La Nina

Donna Wilkins

Joined August 2008

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Wall Art


Artist's Description

The Nina and Pinta replicas stopped in Stuart, FL on their tour route for a few days. Before the bit of history about the ships that Christopher Columbus used to sail in his search for the new world, I have to add there is some confusion on the names.

The controversy is which one is actually called the Santa Clara. The local newspaper states that the Pinta was named Santa Clara and Wikipedia states that is was the Nina and also, elsewhere states that it is the Pinta. The ship Nina only has a flag on it with Nina spelled out and the other ship had the name Santa Clara on it, thus the confusion. I checked a few other sources as well with no conclusive evidence of which really is the Santa Clara!

The following is from Wikipedia

The Niña (the Spanish word for “little girl”) was one of the three ships used by Christopher Columbus in his first voyage towards the Indies in 1492. The real name of the Niña was Santa Clara. The name Niña was probably a pun on the name of her owner, Juan Niño. She was a caravel-type vessel.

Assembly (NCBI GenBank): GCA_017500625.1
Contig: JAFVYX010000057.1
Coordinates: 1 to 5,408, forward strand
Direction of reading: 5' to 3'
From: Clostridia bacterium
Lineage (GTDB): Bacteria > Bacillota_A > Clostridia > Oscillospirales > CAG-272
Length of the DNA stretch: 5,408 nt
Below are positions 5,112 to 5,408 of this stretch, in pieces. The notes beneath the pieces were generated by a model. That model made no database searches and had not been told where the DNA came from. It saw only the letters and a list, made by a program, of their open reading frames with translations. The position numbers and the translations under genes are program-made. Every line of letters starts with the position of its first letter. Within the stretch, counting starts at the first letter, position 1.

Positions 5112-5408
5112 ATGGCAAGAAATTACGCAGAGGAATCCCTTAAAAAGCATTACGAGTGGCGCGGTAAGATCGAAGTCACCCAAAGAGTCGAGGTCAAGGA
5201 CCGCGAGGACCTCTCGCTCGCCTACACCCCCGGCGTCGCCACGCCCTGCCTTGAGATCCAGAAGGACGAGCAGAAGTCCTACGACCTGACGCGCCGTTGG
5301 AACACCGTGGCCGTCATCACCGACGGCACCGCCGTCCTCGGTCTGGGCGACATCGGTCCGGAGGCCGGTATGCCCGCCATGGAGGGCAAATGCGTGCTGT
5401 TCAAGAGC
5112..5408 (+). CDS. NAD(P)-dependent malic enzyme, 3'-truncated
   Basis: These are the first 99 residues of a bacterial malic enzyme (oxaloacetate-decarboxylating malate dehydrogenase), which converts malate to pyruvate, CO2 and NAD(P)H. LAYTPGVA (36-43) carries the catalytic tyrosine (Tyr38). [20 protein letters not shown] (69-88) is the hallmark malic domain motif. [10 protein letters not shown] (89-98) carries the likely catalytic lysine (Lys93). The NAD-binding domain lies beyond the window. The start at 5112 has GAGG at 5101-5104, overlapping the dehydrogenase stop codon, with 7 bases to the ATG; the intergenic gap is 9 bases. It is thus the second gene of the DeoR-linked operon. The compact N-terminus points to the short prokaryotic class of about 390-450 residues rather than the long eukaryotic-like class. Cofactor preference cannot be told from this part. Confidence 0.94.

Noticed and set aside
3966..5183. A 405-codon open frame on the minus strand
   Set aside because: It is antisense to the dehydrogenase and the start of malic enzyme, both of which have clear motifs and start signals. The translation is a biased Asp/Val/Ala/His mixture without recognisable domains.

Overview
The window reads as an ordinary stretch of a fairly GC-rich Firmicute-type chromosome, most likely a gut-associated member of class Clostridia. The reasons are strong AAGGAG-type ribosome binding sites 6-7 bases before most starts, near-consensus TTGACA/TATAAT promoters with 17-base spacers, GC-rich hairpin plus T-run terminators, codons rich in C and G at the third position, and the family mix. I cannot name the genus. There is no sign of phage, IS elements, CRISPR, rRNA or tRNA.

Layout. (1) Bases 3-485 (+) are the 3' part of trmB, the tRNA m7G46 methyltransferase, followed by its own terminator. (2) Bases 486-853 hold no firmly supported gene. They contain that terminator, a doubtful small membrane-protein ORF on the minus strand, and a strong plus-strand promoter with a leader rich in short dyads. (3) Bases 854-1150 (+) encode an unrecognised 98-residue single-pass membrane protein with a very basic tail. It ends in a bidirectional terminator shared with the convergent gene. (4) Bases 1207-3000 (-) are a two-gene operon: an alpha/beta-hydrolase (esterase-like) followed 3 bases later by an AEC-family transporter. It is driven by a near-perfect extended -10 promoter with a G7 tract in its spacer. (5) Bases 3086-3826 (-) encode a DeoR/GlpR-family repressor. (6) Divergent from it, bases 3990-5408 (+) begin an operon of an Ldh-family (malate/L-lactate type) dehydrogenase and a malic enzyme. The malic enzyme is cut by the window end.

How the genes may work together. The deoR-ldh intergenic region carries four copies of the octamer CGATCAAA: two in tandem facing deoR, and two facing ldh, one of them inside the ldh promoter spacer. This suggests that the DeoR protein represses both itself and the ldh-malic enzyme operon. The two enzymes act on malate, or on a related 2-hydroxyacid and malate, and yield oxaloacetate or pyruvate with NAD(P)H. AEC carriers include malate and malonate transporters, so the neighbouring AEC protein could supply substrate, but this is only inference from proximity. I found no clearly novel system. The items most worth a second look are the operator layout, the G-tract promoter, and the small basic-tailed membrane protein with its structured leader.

The other ships of the Columbus expedition were the caravel Pinta and the Carrack-type Santa María. The Niña was by far Columbus’ favorite. She was originally lateen sail rigged caravela latina, but she was re-rigged as caravela redonda at Azores with square sails for better ocean performance. There is no authentic documentation on the specifics of the Niña’s design. Often said to have had three masts, there is some evidence she may have had four masts.

A replica of the Niña (based upon theory; there are no known contemporary likenesses of any of the three ships) now sails around the world.

The 4-masted replica Niña was built in 1988 by engineer and naval researcher John Patrick Sarsfield, British naval historian Jonathan Morton Nance, and a group of master shipbuilders in Bahia, Brazila— who were still using design and construction techniques dating back to the 15th century. They built it from heavy, teredo-resistant Brazilian hardwoods using only adzes, axes, hand saws, and chisels. The sails were designed by Nance using square main sails and two aft lateen sails as were used by ships of this size at the end of the 15th century. The crew of the Niña say that it can make about 5-7 knots, which is quicker than older designs of the era.

In 1991, the replica sailed to Costa Rica to take part in the filming of “1492: Conquest of Paradise”, and as of mid-2008, the Niña has visited hundreds of North America ports to give the public a chance to see and tour the ship.

Nikon D70s
F8, 1/500
4/21/09 – 507/28

Artwork Comments

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